School custodians make schools safe on snow days
This is in response to the letter on March 5 about the schools in Carson City being canceled on Feb. 18.
We, the custodians of the Carson City School District work our tails off trying to make sure that all the kids in the district make it to school on time and safe. Most of us work until 10 p.m. or later.
Most of us who get that call at
5 a.m. are there to make it safe for staff and students. We cannot help it if the other counties are not as ready as we are.
Robert A. Ligon
Everyone must live within their means
I work for a local construction company. I have watched more than half of my co-workers get laid off, some taking jobs for half what they were making, some unable to find jobs. The ones that are left working, when there is work, have taken 10-percent pay cuts, two-thirds vacation time taken away, and the company can no longer afford to pay for our health insurance. This is what the company has had to do to stay in business. My income for 2010 was a third less than 2009. The house payment is still on time, money is still in the bank and I am still 20 pounds overweight. I have had to cut back on some things, but life is still good, so it can be done.
State workers are overpaid to begin with. Why should people who sit behind desks with fifth-grade computer skills, who are overpaid to begin with, deserve a pension on my dime?
Mr. Ewald writes that he has lost longevity pay, merit pay, overtime pay, and cost of living increases. The real world doesn't even know what these are. So quit your crying. I haven't seen overtime in over two years. Someone else wrote in that they would like to stimulate the economy by buying a new car and going to dinner more if she only had her raises. We would all like to be spending more money.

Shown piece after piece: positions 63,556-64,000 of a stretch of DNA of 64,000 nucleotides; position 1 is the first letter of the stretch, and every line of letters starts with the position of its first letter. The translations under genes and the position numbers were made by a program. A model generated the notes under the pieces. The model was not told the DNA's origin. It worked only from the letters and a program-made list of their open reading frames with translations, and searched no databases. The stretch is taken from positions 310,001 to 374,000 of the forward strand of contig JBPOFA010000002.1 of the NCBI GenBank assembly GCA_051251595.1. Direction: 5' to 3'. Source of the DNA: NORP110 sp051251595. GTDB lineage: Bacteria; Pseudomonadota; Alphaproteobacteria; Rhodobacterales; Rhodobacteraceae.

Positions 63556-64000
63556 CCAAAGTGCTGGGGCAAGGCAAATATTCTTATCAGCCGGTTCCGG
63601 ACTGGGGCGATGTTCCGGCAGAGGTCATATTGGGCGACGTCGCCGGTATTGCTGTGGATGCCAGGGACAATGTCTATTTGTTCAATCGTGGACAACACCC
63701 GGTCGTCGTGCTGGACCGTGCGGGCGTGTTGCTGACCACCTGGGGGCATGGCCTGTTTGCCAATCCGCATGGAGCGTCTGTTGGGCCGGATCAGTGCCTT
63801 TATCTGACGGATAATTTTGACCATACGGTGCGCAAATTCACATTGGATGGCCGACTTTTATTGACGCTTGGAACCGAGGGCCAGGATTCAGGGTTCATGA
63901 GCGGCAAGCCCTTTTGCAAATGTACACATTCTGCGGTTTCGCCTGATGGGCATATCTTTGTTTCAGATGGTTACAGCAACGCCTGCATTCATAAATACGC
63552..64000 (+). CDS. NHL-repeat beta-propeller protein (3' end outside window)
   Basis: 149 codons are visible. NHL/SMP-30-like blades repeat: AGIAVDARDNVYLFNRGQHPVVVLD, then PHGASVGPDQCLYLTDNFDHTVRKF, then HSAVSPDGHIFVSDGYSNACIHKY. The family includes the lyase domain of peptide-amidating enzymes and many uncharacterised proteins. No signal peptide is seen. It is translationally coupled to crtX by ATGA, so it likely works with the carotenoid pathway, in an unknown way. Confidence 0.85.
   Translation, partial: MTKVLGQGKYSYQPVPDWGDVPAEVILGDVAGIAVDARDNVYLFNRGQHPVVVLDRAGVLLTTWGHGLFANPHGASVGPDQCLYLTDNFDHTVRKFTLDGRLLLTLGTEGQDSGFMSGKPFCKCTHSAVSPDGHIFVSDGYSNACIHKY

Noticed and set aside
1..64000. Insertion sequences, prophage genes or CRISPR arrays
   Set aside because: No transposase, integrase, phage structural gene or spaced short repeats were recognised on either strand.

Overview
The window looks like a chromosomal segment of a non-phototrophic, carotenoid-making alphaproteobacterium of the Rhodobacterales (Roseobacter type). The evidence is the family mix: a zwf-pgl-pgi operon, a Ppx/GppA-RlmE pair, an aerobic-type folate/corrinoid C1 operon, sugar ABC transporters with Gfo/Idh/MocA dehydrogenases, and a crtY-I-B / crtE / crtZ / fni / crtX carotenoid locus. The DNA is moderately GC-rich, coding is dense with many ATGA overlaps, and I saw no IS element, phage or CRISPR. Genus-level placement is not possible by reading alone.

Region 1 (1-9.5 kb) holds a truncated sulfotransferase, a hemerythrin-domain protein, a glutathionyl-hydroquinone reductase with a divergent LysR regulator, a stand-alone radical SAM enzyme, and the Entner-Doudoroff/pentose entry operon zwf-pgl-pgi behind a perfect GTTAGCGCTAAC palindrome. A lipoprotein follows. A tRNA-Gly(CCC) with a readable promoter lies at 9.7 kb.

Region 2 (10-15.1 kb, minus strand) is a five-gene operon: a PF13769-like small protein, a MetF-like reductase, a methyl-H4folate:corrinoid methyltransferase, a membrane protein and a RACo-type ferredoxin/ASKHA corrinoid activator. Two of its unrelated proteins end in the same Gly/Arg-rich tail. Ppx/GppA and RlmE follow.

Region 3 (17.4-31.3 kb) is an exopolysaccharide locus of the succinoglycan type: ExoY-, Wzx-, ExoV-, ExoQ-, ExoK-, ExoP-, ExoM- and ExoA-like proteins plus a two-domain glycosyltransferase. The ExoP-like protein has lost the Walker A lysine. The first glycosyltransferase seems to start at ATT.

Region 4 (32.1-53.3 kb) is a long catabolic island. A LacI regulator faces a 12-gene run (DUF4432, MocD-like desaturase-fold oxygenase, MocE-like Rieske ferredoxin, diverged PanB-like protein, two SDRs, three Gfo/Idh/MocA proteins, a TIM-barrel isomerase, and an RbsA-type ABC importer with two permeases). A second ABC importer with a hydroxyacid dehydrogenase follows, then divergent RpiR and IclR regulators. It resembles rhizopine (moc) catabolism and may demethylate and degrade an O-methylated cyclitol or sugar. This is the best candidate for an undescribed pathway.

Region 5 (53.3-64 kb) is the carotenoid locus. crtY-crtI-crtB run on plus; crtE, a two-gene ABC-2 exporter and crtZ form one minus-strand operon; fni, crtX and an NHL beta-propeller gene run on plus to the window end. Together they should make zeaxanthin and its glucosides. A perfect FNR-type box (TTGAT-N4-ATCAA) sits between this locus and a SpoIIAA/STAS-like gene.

Please someone wake them up and let them know we are broke.
Victor Bruno III
Person on cell phone disregarded traffic laws
Tuesday night coming home on Stewart Street around 8:30 p.m., while it was raining, a car pulled out in front of me from behind the Nugget. This silver Volvo hadn't stopped at the stop sign before pulling out onto Stewart Street. No cars were behind, me but this person had to go, and go now. I followed this vehicle that was traveling well below the speed limit and finally decided to go around and be on my way.
As I was passing, I saw the woman on her cell phone, and as I got to Fifth Street and Stewart, she was pulling into the parking garage of the Legislature. So, I have to wonder, if she has anything to do with the votes on the use of cell phones while driving, will this person make the right decision? Because she didn't make the right decision to be on her cell phone, running stop signs and pulling out in front of people and chatting on her phone while returning to the Legislature building.
Hopefully, she or someone who knows her, sees this letter and lets her know how reckless she drives while using her cell phone. Come on people, there is a time and place for everything.
Government is in no danger of fading away
Sanford E. Deyo of Minden in a letter on March 13, posits that "should the private sector fail to exist, our government will fail to exist as there will be no income taxes or fees to operate it."
Last year, according to a Department of Commerce report, American businesses earned profits of approximately $1.659 trillion. That is the highest amount ever recorded since the government began keeping track over 60 years ago. Revenue from corporate income taxes fell from between 5 and 6 percent of gross domestic product in the early 1950s to 2.1 percent in 2008 - less than half what they once paid as a proportion of GDP.
Corporate taxes paid for more than a quarter of federal outlays in the 1950s and a fifth in the 1960s. Now corporate taxes amount to a mere 5 percent of federal expenses. Succinctly stated, corporations are now paying the lowest level of taxes in the post-World War II era.
Mr. Deyo's opinion that "additional taxation may further decrease opportunities for the free enterprises system" is demonstrably without merit. It also should be noted that during the Clinton administration, we experienced one of the most prosperous periods of economic expansion in our history, and he left office with a substantial surplus.
His successor pushed through tax cuts for corporations and the top 2 percent of individuals in 2002-03, which ultimately contributed to the worst financial meltdown since the Depression, an economic crisis from which we are still suffering.
Jeffrey L. Russell